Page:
I do hope as many of you as possible exercised your democratic right yesterday in electing people to represent us on our local councils.
Although matters at Westminster usually dominate the headlines, it is decisions taken by local councillors which often have the greater impact on our daily lives.
Of course, as Local Government Minister I would say that, but councillors are responsible for the care provided for our elderly, the collection of our bins and looking after our roads and leisure centres. And doing all of that whilst keeping your council taxes as low as possible.
And those council tax bills dropped on our mats just a few weeks ago and new councillors will be getting to work with new council budgets.
Council tax is a big household bill and I know for some people it is a stretch to pay it, but an efficient council tax collection is essential to funding our public services. Councils need the money coming in to provide those services but we also need to help those struggling to pay.
As Minister, I had become aware that the current guidance for local councils on collection of council tax and enforcement processes when people have fallen into arrears might not be helping to improve collection rates overall – and may also be contributing to individuals’ debt problems.
My neighbouring MP, Kevin Hollinrake, spoke to me about the issue following a visit he made to a debt collection agency in his patch which identified council tax arrears as a contributory cause of debt and poverty.
For example, one missed monthly council tax payment can result in the whole year’s bill becoming due which if then followed by court action and the involvement of bailiffs can make what was a relatively small problem escalate quickly to something much more difficult to tackle.
That there is a systemic problem was further confirmed recently by the charity Citizens Advice. It said forty percent of overall problem debt can now be apportioned to council tax arrears, as opposed to twenty one percent in 2011, whilst utility debt (power, water etc) is much less of a problem. Council tax debt is now the most common debt issue its financial advisers are contacted about.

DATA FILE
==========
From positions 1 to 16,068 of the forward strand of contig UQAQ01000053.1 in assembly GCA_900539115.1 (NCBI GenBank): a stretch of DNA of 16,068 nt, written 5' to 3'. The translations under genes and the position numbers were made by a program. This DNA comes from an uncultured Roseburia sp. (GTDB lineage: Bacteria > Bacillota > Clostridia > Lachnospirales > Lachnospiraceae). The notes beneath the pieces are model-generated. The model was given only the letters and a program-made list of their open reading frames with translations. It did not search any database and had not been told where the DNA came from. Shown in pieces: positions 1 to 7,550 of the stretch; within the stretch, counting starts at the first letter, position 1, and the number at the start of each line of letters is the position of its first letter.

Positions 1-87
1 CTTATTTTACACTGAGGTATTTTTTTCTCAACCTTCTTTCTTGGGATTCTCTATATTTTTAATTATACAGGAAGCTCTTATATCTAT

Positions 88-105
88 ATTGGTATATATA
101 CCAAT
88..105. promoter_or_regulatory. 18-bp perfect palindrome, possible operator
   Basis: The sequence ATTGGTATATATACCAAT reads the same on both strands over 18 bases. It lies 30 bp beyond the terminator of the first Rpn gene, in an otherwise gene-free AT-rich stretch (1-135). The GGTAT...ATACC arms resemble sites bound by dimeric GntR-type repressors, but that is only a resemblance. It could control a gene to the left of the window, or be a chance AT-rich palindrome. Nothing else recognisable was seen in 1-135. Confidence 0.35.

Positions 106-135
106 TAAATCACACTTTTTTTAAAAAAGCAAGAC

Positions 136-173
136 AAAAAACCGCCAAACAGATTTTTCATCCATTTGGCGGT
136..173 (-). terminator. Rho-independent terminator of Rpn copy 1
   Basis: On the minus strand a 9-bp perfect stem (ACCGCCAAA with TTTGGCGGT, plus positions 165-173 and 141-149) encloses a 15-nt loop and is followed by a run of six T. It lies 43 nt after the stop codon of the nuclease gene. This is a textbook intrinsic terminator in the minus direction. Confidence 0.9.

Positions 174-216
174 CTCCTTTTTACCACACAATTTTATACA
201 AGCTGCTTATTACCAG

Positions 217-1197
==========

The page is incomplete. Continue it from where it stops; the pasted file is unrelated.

Kevin and I vowed to work together on this issue and last month, as Minister, I announced a review to making the council tax collection system fairer and more efficient.
There is a growing recognition that using best practices in debt collection improves collection rates whilst easing financial pressures on those who are having difficulty paying their bills.
I hope this can be an example of how we can help those in debt and poverty without any cost to the taxpayer. We need to look at how much people can pay and when so that their repayments fit around their other financial commitments.
I will be working with charities, debt advice organisations and councils on new guidance to improve how unpaid council tax is recovered without aggressive enforcement tactics.
The experiences of some innovative councils show that council tax collection rates can be improved without resorting to the unfair treatment of vulnerable people.
That’s why I’m pushing forward work to make the council tax collection system work better – so people are treated with compassion while services get the funds they need and the system remains fair to everybody contributing their share.